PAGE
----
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FIA expects new Concorde Agreement in coming weeks

ESPN Staff
October 23, 2012 « Mallya wants Force India to target Sauber | Watch the first lap at the Circuit of the Americas »
The FIA says progress has been made in Concorde Agreement talks © Sutton Images
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The FIA is expecting a new Concorde Agreement to be struck in the coming weeks after the teams and Bernie Ecclestone met with FIA president Jean Todt on Monday.

The current Concorde Agreement is set to expire at the end of the year, but preliminary negotiations for a new one have been ongoing this year between Ecclestone and the teams. At Monday's meeting the FIA and Ecclestone put forward new terms for a deal until 2020 and a statement issued by the FIA said that, while progress had been made, a final agreement was still a few weeks off.

"During a constructive meeting, Jean Todt, the FIA President, in co-operation with Bernie Ecclestone, the Commercial Rights Holder, has presented to all F1 Team Principals the new structure of governance, including the new conditions of entry for the Concorde Agreement, starting in 2013," read the statement.

"All the participants in the meeting were encouraged to seek clarification which resulted in a fruitful and helpful debate on how the new structure would operate in 2013 and beyond.

"A further important step has been achieved today to secure the future of the F1 World Championship which should lead to a final settlement to be reached between the FIA, the Commercial Rights Holder and the Teams in the coming weeks."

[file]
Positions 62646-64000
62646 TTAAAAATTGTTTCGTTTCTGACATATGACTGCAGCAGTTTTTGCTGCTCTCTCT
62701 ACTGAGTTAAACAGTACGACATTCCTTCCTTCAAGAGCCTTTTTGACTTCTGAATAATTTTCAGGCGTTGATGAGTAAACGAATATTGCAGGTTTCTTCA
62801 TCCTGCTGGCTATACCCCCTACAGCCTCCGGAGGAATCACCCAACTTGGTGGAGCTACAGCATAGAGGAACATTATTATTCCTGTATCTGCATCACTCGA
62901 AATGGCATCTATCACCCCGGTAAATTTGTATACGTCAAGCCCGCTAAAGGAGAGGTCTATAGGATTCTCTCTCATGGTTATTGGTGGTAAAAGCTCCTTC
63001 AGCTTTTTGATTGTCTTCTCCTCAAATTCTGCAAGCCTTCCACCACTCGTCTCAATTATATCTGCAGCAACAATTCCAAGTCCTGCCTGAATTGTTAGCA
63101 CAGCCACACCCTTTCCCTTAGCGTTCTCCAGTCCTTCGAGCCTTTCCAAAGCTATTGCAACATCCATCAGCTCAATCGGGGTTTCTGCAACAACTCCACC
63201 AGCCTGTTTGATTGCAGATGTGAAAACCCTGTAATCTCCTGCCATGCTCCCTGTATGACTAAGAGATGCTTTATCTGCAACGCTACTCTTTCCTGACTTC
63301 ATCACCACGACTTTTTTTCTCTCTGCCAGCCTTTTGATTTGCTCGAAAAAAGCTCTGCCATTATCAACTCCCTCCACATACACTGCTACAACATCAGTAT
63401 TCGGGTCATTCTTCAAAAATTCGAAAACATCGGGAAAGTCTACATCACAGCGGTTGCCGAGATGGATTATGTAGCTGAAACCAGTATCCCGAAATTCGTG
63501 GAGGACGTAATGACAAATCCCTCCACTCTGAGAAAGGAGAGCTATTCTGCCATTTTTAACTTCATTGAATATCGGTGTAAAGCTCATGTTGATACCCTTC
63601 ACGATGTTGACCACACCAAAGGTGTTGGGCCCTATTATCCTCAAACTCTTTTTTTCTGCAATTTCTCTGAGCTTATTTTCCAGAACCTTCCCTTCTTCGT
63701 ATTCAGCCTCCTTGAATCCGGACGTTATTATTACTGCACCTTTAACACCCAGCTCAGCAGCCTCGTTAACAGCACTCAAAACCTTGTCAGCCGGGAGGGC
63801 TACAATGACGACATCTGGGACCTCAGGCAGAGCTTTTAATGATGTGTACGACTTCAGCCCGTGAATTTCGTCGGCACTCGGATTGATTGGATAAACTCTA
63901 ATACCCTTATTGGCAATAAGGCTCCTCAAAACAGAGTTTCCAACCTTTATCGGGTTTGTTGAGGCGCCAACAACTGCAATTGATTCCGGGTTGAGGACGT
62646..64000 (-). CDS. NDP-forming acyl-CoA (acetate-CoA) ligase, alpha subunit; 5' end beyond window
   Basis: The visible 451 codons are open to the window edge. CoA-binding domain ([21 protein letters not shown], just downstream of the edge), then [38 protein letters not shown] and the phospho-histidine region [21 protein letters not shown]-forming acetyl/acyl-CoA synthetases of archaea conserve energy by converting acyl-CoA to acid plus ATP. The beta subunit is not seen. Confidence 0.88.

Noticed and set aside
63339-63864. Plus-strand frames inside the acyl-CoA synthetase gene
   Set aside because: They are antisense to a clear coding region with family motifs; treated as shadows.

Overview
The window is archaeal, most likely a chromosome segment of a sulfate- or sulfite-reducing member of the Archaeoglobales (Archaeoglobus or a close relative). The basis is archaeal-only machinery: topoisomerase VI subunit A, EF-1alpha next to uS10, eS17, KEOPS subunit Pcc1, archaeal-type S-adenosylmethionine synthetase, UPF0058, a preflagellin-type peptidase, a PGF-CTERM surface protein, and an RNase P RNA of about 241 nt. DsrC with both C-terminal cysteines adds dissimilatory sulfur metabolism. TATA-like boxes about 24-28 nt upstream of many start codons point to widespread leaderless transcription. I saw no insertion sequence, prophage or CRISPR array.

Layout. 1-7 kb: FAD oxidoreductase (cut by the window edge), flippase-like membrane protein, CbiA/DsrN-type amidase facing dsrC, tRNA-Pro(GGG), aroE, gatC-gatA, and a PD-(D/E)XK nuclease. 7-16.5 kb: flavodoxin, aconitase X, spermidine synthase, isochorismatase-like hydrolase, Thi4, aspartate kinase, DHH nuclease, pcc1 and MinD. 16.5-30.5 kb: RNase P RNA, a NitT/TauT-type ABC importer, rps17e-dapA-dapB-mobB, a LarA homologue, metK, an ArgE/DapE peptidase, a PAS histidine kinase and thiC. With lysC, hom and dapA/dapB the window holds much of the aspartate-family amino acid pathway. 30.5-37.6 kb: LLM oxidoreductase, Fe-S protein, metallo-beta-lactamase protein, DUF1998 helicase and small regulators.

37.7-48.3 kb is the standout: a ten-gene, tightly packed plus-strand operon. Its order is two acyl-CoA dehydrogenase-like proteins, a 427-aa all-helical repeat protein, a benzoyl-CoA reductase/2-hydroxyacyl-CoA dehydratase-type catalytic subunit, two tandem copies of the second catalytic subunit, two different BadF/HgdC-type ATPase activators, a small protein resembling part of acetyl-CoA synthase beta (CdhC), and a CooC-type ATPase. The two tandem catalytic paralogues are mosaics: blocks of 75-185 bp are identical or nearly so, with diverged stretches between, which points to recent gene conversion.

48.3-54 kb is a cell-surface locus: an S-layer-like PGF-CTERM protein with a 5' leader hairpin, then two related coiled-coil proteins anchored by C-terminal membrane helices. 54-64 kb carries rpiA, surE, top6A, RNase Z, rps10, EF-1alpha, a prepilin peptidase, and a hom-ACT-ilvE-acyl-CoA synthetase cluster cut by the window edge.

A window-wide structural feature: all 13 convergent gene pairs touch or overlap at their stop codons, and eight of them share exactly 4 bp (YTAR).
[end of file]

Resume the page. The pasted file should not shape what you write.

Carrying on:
The Concorde Agreement covers the governance of the sport and the division of Formula One's revenues between the teams and the FIA. The governing body is believed to be seeking a greater share of revenues, but speaking to the Financial Times, Todt said he would not be willing to sacrifice any power.

"For me, the FIA must have a bigger impact, not erosion," he said. "I'm not a dictator trying to control. The contribution and the role of the FIA has to be protected, to be respected."

He added: "It makes me smile when I read that we are going to lose control . . . I will never allow things which are under our responsibility to be dealt with by anybody else."

He also put forward the case for the FIA earning a large share of F1's revenues.

"If you sometimes read the figures, F1 is a $2bn [revenue] business or $1.5bn. The FIA is a non-profit organisation, but we need to run our organisation. We need to encourage the development of the sport, we need to encourage development of action for road safety."

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